Author Topic: Ginger Lixes  (Read 2492 times)

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Offline NaOH

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Ginger Lixes
« on: April 18, 2014, 02:39:16 AM »
So, I found out how to access a ninth lix colour. Interesting easter egg, Simon?

Edit the /data/users/yournamehere.txt file and swap out the line #NETWORK_LAST_STYLE X, where X is some value, for #NETWORK_LAST_STYLE 1, or else delete the line altogether.

This appears to be the default for when lix is first loaded, by the way.

Alternatively, since I've been playing around with Python, place this python script into your lix root directory, and run. Should be at the same folder depth as the /data/ and /levels/ and /images/ folders -- which is next to the executable, on windows.

Offline Simon

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Re: Ginger Lixes
« Reply #1 on: April 18, 2014, 07:17:01 PM »
The styles are defined with an image file, lixrecol.I.png.



The first row matches the colors of the spritesheet, lix.I.png. These colors are chosen to be easily differentiable when working on the sprites.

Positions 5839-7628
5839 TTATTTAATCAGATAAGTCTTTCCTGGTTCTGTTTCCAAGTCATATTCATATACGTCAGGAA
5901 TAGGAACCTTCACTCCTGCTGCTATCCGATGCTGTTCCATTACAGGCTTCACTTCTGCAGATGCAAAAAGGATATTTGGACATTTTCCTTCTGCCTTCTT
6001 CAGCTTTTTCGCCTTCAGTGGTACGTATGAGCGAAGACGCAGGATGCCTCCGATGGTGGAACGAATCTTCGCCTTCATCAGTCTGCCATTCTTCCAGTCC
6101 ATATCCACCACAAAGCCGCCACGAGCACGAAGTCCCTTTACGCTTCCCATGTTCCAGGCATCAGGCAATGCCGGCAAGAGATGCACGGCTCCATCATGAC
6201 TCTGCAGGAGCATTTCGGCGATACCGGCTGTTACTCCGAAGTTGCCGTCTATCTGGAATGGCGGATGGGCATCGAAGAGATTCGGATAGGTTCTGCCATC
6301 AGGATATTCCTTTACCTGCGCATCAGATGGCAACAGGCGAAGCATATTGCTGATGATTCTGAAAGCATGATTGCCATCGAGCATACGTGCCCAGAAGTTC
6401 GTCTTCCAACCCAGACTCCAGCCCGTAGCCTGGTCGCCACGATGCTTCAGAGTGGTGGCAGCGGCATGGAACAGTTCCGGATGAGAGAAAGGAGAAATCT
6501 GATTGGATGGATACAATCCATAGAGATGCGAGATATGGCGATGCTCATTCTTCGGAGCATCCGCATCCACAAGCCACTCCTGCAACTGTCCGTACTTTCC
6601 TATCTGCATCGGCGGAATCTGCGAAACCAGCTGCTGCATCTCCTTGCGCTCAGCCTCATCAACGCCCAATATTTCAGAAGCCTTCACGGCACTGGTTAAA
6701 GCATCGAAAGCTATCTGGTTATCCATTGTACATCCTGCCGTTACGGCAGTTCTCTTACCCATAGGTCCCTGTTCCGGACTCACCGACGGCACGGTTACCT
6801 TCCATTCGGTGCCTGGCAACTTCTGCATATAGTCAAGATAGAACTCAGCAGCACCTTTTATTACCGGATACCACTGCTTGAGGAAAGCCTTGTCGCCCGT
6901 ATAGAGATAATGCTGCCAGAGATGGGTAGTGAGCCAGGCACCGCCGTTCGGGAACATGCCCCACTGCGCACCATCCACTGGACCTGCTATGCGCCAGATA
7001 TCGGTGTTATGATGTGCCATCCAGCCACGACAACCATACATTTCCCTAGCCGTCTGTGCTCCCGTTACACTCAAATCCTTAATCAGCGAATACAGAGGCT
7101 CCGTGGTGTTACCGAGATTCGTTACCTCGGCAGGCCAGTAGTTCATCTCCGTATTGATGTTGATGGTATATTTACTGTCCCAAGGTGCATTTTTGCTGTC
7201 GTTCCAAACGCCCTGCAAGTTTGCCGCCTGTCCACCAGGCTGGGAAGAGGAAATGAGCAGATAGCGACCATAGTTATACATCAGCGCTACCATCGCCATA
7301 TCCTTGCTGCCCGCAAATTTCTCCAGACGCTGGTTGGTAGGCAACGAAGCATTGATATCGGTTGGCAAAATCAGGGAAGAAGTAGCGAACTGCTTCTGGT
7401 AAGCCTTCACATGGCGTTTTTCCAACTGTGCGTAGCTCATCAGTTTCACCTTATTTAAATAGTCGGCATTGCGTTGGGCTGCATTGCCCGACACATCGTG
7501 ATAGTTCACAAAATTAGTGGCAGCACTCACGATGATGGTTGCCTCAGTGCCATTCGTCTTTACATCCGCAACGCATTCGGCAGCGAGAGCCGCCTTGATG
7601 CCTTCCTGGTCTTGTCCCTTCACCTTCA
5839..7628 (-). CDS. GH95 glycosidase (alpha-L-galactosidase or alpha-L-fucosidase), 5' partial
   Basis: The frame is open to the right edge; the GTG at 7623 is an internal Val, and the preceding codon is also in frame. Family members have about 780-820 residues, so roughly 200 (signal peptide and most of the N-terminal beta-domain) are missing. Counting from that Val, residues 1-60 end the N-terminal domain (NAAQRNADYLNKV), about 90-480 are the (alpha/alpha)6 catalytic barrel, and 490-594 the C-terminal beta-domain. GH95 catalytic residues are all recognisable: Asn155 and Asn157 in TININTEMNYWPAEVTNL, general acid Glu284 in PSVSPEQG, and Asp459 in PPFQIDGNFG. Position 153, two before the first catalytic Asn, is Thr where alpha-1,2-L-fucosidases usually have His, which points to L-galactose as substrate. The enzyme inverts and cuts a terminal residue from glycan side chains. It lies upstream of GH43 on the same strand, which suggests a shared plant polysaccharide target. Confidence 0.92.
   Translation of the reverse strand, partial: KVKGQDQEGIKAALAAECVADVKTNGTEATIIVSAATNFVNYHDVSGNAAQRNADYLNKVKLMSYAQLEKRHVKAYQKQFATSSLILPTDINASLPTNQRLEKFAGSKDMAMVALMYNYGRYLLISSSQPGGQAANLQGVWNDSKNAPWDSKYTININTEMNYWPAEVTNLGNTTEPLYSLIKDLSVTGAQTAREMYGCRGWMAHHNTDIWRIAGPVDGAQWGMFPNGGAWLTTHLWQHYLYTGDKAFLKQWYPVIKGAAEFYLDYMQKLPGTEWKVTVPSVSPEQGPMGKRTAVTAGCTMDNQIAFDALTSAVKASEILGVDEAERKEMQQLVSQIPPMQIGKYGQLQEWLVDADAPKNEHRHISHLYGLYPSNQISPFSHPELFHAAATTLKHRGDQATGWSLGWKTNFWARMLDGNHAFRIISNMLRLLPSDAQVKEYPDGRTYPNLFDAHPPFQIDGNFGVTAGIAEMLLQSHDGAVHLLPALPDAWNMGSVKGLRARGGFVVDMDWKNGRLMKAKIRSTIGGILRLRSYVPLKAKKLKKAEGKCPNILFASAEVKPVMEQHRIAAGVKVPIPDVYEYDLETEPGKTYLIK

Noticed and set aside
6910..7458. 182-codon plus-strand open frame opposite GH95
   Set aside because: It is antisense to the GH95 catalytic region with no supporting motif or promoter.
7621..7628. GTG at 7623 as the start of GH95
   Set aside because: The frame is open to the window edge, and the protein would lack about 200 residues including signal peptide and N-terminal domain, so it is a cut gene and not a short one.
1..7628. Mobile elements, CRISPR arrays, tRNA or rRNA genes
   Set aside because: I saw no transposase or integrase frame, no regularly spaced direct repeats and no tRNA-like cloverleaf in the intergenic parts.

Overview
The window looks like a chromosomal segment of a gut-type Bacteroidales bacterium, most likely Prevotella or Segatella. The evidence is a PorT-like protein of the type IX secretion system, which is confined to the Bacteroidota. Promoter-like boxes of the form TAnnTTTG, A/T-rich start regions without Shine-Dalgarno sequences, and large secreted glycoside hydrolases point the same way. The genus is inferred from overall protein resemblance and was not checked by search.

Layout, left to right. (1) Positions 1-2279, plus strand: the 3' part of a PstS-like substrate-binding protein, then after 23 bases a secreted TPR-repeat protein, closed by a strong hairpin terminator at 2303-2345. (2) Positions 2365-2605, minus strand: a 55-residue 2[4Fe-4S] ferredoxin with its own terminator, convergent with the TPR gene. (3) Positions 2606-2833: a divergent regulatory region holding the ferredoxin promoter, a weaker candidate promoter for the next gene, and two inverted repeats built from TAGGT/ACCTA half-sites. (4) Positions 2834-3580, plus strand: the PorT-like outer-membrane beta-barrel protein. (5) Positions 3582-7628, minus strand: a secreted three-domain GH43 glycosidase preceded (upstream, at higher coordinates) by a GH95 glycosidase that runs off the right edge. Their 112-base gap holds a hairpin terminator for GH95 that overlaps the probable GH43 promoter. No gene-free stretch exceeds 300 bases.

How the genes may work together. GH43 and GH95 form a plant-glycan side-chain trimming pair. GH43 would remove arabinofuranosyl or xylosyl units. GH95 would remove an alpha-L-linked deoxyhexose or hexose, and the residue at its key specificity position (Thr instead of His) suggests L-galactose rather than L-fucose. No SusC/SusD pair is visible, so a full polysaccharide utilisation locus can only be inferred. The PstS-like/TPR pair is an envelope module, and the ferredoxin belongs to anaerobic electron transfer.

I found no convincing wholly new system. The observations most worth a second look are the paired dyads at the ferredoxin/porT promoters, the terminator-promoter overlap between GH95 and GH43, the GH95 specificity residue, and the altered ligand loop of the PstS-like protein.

The styles inside the game are each defined by one row in addition to the first. For each style, it is created by exchanging in the spritesheet each color of the first row by the color directly under it from the style's row. Bright pink (255, 0, 255) is transparent in C++ Lix. D Lix also supports alpha transparency.

1st row are the key colors from lix.I.png.
2nd row is the regular singleplayer color, Garden.
3rd row is the highlighting color for lix under the cursor.
4th row is the color for potential neutrals.
5th row is the first multiplayer color, Red.

C++ Lix runs with 16-bit colors (D Lix runs with 32-bit), but lixrecol.I.png has 24-bit colors. Thus, some similar colors might become equal inside the game, perhaps shirt and pants of some multiplayer styles.

-- Simon
« Last Edit: April 28, 2021, 05:37:15 PM by Simon »

Offline NaOH

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Re: Ginger Lixes
« Reply #2 on: April 18, 2014, 07:49:02 PM »
Oh, so it's the colour scheme for neutral lixes. Interesting. RubiX and I successfully tested this out to play a 9p game.